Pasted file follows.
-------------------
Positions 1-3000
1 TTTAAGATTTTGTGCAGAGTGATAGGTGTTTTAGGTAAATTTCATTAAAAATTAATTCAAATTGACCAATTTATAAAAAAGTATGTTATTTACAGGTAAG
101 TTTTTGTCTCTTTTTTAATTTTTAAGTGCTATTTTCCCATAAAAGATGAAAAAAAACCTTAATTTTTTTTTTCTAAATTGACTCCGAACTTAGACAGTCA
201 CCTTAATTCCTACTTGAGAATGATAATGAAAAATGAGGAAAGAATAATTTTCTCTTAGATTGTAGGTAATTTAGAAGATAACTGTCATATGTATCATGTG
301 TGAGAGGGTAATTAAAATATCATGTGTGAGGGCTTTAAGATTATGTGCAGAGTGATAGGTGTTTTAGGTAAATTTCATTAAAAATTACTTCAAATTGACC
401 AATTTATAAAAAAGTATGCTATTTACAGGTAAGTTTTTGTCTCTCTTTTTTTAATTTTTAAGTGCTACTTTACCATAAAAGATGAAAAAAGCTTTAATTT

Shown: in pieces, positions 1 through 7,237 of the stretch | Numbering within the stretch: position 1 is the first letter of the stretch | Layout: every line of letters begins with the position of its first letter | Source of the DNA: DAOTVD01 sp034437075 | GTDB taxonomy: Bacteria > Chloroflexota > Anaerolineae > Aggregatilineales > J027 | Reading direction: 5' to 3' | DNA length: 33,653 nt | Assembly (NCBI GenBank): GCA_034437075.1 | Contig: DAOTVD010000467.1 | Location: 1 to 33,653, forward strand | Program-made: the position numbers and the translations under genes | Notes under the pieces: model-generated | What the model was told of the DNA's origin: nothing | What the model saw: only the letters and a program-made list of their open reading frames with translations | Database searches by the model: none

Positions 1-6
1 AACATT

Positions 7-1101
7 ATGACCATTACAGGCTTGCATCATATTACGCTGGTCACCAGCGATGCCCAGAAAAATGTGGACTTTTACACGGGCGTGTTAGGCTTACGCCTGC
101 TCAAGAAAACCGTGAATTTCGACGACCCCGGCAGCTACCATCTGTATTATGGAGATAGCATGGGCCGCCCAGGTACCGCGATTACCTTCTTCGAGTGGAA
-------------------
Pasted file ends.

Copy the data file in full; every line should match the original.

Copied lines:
Positions 1-3000
1 TTTAAGATTTTGTGCAGAGTGATAGGTGTTTTAGGTAAATTTCATTAAAAATTAATTCAAATTGACCAATTTATAAAAAAGTATGTTATTTACAGGTAAG
101 TTTTTGTCTCTTTTTTAATTTTTAAGTGCTATTTTCCCATAAAAGATGAAAAAAAACCTTAATTTTTTTTTTCTAAATTGACTCCGAACTTAGACAGTCA
201 CCTTAATTCCTACTTGAGAATGATAATGAAAAATGAGGAAAGAATAATTTTCTCTTAGATTGTAGGTAATTTAGAAGATAACTGTCATATGTATCATGTG
301 TGAGAGGGTAATTAAAATATCATGTGTGAGGGCTTTAAGATTATGTGCAGAGTGATAGGTGTTTTAGGTAAATTTCATTAAAAATTACTTCAAATTGACC
401 AATTTATAAAAAAGTATGCTATTTACAGGTAAGTTTTTGTCTCTCTTTTTTTAATTTTTAAGTGCTACTTTACCATAAAAGATGAAAAAAGCTTTAATTT

Shown: in pieces, positions 1 through 7,237 of the stretch | Numbering within the stretch: position 1 is the first letter of the stretch | Layout: every line of letters begins with the position of its first letter | Source of the DNA: DAOTVD01 sp034437075 | GTDB taxonomy: Bacteria > Chloroflexota > Anaerolineae > Aggregatilineales > J027 | Reading direction: 5' to 3' | DNA length: 33,653 nt | Assembly (NCBI GenBank): GCA_034437075.1 | Contig: DAOTVD010000467.1 | Location: 1 to 33,653, forward strand | Program-made: the position numbers and the translations under genes | Notes under the pieces: model-generated | What the model was told of the DNA's origin: nothing | What the model saw: only the letters and a program-made list of their open reading frames with translations | Database searches by the model: none

Positions 1-6
1 AACATT

Positions 7-1101
7 ATGACCATTACAGGCTTGCATCATATTACGCTGGTCACCAGCGATGCCCAGAAAAATGTGGACTTTTACACGGGCGTGTTAGGCTTACGCCTGC
101 TCAAGAAAACCGTGAATTTCGACGACCCCGGCAGCTACCATCTGTATTATGGAGATAGCATGGGCCGCCCAGGTACCGCGATTACCTTCTTCGAGTGGAA